Using Behavioral Economics to Improve Field Services

Imagine you're booked on an 11 a.m. flight for a business meeting the next day and the flight is cancelled. You call the airline to book a new flight.

Now imagine two different ways that the airline's representative can respond to your call:

Answer A: "Well, I can get you on another flight to your destination that leaves tomorrow morning at 9:30, but let me check if there's an earlier option. Ah! I can get you on a 7:30 flight tonight. Would you like me to book that for you?"

Answer B: "I can rebook you on the 7:30 flight tonight."

Even though each answer describes the same action by the airline, chances are that Answer A would leave you feeling a little better than Answer B. This is an example of how behavioral economics can be used in customer service.

The science behind the emotion and customer satisfaction

Why does Answer A sound better? Two reasons. The representative first established an unattractive option – the flight the next day – and then gave you one that sounded better by comparison. Behavioral economists call this "anchoring" – giving you a choice that other choices can be compared to.

The second has to do with what's called "framing." The rep "reframed" the issue to suggest a customer-focused way of addressing the issue.

To some, this approach may strike some people as manipulative. To others, just using marketing data to deliver a better customer experience. But the point is that there are unseen emotional aspects at play in customer communications, and behavioral economics potentially has some useful approaches that can enhance the perceptions your customers have of your company and service.

What’s the ROI on first-time fix for field services? Read the post to find out >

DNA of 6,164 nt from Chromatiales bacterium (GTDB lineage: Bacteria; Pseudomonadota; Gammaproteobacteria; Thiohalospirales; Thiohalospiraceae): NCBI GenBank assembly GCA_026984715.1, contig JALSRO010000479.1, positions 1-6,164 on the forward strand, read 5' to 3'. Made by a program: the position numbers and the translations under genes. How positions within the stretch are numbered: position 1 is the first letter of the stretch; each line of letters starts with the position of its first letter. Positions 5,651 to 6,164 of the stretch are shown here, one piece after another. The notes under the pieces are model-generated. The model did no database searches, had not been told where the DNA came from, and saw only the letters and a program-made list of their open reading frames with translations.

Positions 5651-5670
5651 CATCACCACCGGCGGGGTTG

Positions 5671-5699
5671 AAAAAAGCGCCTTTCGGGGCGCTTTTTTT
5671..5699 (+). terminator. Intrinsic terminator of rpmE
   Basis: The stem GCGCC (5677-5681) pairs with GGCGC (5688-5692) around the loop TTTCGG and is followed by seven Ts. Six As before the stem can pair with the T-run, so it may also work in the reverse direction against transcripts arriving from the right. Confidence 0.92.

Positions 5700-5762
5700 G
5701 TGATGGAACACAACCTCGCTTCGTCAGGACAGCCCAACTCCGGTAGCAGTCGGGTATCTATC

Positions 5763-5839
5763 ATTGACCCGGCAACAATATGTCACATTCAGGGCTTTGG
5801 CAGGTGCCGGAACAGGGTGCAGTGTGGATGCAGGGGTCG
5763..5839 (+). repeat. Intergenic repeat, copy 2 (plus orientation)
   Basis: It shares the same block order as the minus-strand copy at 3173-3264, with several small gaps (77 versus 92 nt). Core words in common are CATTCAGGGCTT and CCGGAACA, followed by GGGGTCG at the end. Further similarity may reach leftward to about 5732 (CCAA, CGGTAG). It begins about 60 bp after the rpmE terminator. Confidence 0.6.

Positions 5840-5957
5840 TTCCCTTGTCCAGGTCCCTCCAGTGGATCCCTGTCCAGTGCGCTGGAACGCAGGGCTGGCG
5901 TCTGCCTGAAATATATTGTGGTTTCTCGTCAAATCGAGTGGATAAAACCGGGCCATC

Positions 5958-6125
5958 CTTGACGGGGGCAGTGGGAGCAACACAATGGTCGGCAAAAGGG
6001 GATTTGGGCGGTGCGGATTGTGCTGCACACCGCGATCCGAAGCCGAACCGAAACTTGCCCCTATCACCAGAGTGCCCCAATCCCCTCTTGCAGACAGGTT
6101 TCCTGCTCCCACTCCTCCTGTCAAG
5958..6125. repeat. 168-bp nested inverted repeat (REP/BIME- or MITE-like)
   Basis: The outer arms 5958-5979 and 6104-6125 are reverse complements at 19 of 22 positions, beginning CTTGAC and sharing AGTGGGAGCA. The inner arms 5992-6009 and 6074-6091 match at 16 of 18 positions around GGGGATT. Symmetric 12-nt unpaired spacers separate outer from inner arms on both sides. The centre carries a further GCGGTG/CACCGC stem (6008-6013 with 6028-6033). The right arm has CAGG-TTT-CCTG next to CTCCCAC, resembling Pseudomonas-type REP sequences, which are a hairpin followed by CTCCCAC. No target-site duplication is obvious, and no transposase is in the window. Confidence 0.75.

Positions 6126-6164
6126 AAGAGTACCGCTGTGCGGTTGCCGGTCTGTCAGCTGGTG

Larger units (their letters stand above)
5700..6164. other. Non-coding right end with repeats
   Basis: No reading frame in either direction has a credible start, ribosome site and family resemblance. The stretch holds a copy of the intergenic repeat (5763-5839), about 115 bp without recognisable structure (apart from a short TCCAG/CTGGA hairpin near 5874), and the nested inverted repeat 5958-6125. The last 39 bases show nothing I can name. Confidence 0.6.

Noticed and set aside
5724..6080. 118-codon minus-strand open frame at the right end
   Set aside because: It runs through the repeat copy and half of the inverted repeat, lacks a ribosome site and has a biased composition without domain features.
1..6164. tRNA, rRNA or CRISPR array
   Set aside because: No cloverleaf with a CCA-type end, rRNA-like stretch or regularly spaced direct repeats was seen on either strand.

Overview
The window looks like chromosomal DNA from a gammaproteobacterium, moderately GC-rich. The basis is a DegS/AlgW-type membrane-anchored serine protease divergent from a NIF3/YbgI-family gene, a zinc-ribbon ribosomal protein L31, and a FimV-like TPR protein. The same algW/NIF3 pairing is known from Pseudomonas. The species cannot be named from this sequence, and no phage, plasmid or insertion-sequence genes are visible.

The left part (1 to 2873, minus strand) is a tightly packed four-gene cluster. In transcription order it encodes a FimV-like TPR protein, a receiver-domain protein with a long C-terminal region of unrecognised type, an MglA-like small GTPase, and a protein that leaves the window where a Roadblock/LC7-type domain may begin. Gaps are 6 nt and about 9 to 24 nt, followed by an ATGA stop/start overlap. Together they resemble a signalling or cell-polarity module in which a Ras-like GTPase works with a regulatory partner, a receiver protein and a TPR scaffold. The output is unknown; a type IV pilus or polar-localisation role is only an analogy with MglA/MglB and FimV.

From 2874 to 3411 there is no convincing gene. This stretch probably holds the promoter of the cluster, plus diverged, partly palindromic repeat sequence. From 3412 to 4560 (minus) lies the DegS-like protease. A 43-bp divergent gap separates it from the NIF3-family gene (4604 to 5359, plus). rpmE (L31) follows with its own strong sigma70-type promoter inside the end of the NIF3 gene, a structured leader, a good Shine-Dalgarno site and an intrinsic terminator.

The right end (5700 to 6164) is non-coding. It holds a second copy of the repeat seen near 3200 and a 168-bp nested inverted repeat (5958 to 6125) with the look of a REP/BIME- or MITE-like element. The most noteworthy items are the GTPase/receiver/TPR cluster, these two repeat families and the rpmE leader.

Applying behavioral economics to appointment setting and dispatch

One of the ideas behind behavioral economics is that customers should be given choices. Companies sometimes assume that customers all want the same thing and strive to provide it. But it's often not the case.

For example, suppose two representatives from a service company – Joe and Jim – will be available shortly to help Jane at Acme Manufacturing. With the help of the service company’s field service management system, the dispatcher can mash up field tech presence, location, job scheduling and traffic information. Let’s call this behavioral economic gold for the dispatcher. Joe can be on site in 20 minutes but has never worked with Jane before. Jim can't make it for 90 minutes, but has worked with Jane at Acme several times.

With this field service information at a dispatcher’s fingertips, imagine what the call center could say to Jane:

"I can get Jim to swing by – I know you've liked working with Jim in the past – he can be there in 90 mins. Or if you can’t wait, I can have Joe there in 20 minutes.”

This scenario presumes both knowledge of Jim's past service and how Jane evaluated it, as well as a phone call between Jane and a dispatcher. But it could be automated as well. A customer service portal on your website could provide background on each available technician, references to past work each did with the company, photos of the techs, expected times of arrival, etc.

Conversely, you could steer Jane clear of Jim if she wasn't happy with his past work. And if Jim's work was well-received, but he's not available until tomorrow and Jane's need is urgent, you allow the timeliness element to overrule availability in an automated scenario.

Questioning customer service assumptions

Behavioral economics' contribution to business is that it homes in on how people actually behave, rather than how we would assume they would behave. When it comes to how you're handling your own customers, it might be worth checking to see if you've made some assumptions that should be questioned. There might just be a better way to book that appointment.

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